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Yom Hashoa: Minchat Yitzchak: Concentration Camps & Remarriage

This is with regard to those thousands of women who are Agunot, referring specifically to the remnant which escaped from the death camps, Auschwitz, etc., which were founded for the purpose of destroying our people, young, old, children and women. The procedure was this: When, after great worry and grief, family groups came to those places, the Nazis separated them from each other, one going to the right for a temporary continuation of life and the other group going to the left to immediate death, on the road that led to the crematorium, of which group we are told not one soul escaped. As for those who were left for temporary survival, these two were afterwards condemned to die by horrible deaths. Thus died, for the sanctification of gods Name, about 6 million Jews. There were left approximately 300,000 in all the lands of Europe into which the evil government had spread; make its name be blotted out.


Now in my humble opinion the decision in this matter depends upon a premise with regard to people going down in unlimited waters and whose memory is lost. In the Mordechai, at the end of Yevamot, there appears the following: “in the answer of Rabbi Eliezer of Verdun there is a careful analysis of the statement of the rabbis that if a man goes down in unlimited waters, his wife is prohibited from remarriage. Now it does not say that she is prohibited forever. Therefore, since for ever is not said in the rabbinical statement, it seems reasonable to assume that our rabbis put it up to the sages of every generation to study and come to conclusions with regard to the circumstances of their own generation. So he makes a strong effort to find grounds for permission for remarriage for a woman who was an Agunah for four years and there are many presumptions indicating that her husband was really drowned, for the articles which he took with him onto the ship were found on the shore.”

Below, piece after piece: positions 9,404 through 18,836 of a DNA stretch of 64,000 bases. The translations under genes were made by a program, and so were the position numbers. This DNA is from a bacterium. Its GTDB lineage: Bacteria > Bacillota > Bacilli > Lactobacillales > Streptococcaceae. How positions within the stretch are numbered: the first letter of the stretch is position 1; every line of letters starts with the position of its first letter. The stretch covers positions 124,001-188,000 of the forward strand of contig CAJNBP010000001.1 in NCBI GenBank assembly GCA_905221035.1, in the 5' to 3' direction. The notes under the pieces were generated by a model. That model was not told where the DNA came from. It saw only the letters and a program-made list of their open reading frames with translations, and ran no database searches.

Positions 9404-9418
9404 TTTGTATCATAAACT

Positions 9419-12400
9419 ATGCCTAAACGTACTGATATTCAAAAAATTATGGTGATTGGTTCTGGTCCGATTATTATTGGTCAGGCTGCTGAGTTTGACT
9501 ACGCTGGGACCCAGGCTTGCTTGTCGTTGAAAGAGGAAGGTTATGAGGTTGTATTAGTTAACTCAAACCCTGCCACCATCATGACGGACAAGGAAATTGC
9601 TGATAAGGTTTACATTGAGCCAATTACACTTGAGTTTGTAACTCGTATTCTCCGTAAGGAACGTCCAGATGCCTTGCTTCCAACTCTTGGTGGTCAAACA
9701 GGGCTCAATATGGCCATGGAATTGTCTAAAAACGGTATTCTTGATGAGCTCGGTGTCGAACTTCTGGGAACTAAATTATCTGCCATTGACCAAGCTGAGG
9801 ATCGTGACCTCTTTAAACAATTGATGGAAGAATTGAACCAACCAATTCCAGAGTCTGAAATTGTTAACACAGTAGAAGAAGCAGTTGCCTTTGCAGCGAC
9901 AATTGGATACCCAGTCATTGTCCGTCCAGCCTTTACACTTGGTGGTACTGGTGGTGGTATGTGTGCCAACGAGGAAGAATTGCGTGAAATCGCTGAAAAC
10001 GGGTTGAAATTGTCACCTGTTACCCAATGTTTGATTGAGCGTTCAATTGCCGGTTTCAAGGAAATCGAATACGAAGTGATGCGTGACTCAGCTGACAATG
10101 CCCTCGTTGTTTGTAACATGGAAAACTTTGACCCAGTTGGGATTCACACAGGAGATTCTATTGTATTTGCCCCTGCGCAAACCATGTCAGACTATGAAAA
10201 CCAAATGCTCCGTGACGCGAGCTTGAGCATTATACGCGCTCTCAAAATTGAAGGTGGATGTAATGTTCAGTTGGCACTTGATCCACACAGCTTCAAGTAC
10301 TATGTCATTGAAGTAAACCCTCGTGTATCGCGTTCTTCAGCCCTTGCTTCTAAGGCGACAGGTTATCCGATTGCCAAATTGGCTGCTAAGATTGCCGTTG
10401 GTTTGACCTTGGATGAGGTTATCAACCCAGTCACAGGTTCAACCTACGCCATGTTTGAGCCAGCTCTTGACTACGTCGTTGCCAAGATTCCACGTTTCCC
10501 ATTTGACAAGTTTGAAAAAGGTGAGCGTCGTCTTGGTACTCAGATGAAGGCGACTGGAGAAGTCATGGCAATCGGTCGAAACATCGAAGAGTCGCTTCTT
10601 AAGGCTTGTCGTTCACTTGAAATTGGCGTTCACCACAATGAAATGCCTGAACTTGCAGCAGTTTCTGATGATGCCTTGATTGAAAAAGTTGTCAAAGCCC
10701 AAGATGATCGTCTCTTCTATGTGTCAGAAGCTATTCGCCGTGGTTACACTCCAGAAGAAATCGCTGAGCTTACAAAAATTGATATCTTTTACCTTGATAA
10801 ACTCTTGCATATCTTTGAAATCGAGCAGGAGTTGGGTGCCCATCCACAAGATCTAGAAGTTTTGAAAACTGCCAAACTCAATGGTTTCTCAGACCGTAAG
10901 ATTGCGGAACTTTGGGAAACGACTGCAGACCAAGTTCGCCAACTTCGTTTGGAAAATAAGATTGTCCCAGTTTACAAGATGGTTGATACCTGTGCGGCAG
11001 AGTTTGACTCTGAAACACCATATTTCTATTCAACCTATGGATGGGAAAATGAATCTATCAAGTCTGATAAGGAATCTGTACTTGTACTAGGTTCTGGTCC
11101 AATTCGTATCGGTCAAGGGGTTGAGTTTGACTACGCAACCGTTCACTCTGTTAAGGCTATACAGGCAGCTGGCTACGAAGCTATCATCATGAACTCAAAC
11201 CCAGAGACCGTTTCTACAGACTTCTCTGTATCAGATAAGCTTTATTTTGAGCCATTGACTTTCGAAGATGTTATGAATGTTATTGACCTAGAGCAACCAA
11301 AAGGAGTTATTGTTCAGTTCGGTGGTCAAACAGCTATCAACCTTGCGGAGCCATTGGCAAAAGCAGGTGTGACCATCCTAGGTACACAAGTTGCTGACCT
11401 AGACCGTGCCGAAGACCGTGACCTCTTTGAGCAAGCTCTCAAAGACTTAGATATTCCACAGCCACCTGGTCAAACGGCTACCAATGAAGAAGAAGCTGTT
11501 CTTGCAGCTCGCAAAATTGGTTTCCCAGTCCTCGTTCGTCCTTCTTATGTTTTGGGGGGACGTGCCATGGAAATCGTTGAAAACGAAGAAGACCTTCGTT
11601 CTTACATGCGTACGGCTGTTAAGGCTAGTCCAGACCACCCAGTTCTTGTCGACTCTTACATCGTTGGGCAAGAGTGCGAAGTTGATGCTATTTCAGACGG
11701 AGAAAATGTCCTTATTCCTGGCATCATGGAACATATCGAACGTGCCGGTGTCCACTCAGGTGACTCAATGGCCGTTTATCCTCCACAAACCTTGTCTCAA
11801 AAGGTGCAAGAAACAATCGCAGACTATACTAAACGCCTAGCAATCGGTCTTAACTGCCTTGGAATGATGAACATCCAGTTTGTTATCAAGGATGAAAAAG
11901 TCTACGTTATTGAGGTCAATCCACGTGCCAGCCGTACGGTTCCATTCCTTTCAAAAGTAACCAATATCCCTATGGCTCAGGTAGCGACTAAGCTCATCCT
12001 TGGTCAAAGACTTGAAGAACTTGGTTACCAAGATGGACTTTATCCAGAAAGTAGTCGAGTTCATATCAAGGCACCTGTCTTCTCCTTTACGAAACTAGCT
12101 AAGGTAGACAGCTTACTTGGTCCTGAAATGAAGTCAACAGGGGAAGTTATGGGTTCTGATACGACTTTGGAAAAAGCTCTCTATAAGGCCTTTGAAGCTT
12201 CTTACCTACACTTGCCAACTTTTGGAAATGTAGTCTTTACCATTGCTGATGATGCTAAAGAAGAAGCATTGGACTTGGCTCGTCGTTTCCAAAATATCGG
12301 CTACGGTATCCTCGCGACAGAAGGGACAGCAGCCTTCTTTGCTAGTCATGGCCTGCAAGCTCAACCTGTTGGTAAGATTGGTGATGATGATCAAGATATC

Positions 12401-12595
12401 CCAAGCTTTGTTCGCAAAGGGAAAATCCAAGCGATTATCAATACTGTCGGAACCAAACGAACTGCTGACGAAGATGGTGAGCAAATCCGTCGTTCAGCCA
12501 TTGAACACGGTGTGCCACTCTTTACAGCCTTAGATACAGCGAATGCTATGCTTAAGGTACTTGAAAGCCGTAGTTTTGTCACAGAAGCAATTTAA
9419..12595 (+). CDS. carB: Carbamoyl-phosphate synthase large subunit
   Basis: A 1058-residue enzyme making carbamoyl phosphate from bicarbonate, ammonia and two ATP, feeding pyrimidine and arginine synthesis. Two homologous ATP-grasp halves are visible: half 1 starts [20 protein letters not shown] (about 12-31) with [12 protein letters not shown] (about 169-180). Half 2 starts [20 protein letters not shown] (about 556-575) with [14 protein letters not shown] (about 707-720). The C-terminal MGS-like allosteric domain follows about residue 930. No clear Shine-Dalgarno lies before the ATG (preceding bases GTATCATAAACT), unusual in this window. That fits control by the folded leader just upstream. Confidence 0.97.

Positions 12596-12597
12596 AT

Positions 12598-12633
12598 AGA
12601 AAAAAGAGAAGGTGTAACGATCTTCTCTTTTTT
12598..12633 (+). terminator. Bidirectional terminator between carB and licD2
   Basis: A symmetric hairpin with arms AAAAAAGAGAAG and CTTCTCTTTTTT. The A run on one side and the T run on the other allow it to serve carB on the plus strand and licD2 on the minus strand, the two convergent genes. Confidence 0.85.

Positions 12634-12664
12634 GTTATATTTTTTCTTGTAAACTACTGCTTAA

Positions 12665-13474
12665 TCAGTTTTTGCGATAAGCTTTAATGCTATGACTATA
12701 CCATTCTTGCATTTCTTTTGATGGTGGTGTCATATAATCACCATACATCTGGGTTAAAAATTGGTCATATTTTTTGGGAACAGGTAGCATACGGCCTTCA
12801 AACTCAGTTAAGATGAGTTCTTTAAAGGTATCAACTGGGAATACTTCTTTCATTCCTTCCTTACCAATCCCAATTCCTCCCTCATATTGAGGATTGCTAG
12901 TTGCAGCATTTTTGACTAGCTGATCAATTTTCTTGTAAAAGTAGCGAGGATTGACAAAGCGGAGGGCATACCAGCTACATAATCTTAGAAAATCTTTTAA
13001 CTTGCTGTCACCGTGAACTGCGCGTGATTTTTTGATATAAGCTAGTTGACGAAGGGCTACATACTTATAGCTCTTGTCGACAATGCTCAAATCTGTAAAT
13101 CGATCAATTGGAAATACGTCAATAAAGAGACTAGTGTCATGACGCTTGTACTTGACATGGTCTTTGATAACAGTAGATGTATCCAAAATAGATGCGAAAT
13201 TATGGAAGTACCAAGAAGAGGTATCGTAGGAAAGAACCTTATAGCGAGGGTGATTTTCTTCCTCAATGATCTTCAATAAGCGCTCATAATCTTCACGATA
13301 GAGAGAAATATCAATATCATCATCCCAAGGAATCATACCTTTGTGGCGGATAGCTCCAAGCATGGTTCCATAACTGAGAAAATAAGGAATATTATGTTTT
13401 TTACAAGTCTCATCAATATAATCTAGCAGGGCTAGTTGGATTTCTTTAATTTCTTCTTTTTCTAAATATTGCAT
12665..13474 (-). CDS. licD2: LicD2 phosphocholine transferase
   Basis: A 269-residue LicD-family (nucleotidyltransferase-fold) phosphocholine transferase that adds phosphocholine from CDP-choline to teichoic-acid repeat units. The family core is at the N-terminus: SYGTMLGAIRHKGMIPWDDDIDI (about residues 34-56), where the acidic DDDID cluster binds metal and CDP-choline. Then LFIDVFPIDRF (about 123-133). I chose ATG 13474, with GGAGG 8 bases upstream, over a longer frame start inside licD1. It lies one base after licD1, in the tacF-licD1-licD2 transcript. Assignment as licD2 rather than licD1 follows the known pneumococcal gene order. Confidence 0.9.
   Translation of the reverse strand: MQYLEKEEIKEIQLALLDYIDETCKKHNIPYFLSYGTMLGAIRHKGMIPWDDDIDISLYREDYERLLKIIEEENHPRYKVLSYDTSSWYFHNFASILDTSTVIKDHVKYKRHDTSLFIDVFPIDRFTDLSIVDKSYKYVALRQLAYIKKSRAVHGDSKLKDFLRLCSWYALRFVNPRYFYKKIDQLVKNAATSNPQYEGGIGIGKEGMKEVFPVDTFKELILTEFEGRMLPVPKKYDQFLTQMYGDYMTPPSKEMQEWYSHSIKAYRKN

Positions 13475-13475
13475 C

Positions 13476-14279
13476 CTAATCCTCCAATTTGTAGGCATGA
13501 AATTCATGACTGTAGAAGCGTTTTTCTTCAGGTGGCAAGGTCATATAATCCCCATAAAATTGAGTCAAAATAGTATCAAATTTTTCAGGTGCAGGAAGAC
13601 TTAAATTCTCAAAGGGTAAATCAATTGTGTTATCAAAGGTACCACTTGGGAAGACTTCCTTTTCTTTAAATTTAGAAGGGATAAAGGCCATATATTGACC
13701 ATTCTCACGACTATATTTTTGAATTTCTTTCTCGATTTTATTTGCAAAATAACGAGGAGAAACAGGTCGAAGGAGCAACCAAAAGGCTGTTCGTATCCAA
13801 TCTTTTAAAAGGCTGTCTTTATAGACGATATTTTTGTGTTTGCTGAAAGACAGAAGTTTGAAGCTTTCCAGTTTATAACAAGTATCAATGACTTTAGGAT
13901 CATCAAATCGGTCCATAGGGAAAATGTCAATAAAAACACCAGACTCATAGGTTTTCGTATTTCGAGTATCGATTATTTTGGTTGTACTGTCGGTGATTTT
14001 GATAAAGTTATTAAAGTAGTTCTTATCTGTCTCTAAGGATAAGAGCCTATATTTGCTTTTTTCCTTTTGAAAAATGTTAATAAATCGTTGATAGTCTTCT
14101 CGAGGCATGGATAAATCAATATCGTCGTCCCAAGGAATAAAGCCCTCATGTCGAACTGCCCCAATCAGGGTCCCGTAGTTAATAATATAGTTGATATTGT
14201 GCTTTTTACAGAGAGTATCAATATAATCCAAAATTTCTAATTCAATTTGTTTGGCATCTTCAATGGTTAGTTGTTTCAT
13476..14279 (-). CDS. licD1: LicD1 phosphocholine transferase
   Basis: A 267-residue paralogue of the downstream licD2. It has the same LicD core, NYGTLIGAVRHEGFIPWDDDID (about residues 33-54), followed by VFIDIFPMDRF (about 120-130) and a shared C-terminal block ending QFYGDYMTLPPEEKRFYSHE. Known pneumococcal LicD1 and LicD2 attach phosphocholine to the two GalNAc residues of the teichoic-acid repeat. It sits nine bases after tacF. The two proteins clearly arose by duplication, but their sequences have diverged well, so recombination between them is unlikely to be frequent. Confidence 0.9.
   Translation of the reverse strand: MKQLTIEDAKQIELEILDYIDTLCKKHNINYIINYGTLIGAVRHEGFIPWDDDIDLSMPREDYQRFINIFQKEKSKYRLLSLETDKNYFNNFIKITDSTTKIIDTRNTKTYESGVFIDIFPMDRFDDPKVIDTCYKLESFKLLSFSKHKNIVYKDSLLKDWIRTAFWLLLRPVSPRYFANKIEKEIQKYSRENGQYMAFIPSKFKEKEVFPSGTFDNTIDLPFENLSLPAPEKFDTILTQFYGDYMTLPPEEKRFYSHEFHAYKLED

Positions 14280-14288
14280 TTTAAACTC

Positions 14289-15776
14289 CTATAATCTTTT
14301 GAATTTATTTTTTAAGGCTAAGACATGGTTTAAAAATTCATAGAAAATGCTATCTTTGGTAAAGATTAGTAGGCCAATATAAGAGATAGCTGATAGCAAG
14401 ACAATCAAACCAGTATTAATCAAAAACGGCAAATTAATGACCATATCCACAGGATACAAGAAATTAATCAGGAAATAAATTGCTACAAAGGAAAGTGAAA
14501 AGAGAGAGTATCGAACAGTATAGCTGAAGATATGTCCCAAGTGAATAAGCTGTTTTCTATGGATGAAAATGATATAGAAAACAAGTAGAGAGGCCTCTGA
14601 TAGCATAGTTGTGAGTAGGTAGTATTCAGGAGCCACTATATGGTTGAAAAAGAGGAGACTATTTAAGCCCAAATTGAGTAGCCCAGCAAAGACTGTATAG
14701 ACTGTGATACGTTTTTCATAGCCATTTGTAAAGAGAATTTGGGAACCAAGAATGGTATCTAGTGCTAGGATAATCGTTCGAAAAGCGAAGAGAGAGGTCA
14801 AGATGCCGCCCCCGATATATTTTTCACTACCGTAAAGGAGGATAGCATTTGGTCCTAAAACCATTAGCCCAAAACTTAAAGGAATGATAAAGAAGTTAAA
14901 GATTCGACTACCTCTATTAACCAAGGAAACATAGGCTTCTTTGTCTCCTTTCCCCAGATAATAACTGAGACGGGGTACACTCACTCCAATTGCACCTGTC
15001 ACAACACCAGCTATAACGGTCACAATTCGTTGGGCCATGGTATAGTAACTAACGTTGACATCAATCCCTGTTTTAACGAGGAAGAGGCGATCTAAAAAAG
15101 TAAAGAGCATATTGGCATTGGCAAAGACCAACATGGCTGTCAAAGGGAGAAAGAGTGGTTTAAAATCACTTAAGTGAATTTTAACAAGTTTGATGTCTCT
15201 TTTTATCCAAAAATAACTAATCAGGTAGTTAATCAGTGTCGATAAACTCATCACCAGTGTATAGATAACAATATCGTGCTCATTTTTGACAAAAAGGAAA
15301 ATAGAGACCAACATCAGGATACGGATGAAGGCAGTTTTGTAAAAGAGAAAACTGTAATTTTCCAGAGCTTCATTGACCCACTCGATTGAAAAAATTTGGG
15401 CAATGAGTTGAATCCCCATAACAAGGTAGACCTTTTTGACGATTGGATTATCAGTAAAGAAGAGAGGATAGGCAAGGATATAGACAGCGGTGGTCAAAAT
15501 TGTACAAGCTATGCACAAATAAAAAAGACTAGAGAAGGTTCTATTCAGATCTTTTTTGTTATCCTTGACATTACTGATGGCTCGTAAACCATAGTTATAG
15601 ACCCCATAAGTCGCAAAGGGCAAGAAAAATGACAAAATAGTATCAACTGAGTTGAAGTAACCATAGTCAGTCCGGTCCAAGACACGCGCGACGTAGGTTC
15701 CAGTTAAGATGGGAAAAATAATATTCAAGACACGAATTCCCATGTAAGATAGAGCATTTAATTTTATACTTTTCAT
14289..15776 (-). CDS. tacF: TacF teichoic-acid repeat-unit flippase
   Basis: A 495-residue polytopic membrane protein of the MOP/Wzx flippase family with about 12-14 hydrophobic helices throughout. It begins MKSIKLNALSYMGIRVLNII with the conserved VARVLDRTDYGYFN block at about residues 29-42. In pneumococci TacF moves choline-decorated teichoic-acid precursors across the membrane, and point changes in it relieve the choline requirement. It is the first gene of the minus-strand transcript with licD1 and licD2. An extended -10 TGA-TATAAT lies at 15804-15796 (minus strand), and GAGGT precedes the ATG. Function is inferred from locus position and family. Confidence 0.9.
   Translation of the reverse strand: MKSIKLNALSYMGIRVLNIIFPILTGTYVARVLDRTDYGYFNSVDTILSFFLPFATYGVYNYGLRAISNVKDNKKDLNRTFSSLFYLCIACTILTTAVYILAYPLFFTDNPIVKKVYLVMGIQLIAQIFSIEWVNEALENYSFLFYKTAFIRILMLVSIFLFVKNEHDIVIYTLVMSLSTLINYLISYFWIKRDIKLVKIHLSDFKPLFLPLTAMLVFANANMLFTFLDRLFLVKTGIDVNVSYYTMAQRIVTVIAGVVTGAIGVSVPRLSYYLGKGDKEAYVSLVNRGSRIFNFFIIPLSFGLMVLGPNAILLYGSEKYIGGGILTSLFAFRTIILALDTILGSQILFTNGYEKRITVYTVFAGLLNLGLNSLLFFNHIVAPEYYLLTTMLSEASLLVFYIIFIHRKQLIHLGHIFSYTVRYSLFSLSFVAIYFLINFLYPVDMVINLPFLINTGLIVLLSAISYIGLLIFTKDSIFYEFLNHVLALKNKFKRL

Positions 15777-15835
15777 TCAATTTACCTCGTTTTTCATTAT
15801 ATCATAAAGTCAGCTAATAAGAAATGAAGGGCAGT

According to what is known to us, the order of the killing was conducted as follows: first they selected a large proportion for death; the few that were left they divided into camps, and from those camps they constantly chose people to be killed. In the camp itself, people were killed in various ways. Of the few that were left, they led them so far on foot, making them run, that many of them died on the road. Very few were those who remained to move on from one exile to another; and every time they were mixed up with other men and many of those died. So only a minimum of a minimum were left.

We need in this the agreement of the great rabbis of the generation. (Minchat Yitzchak)

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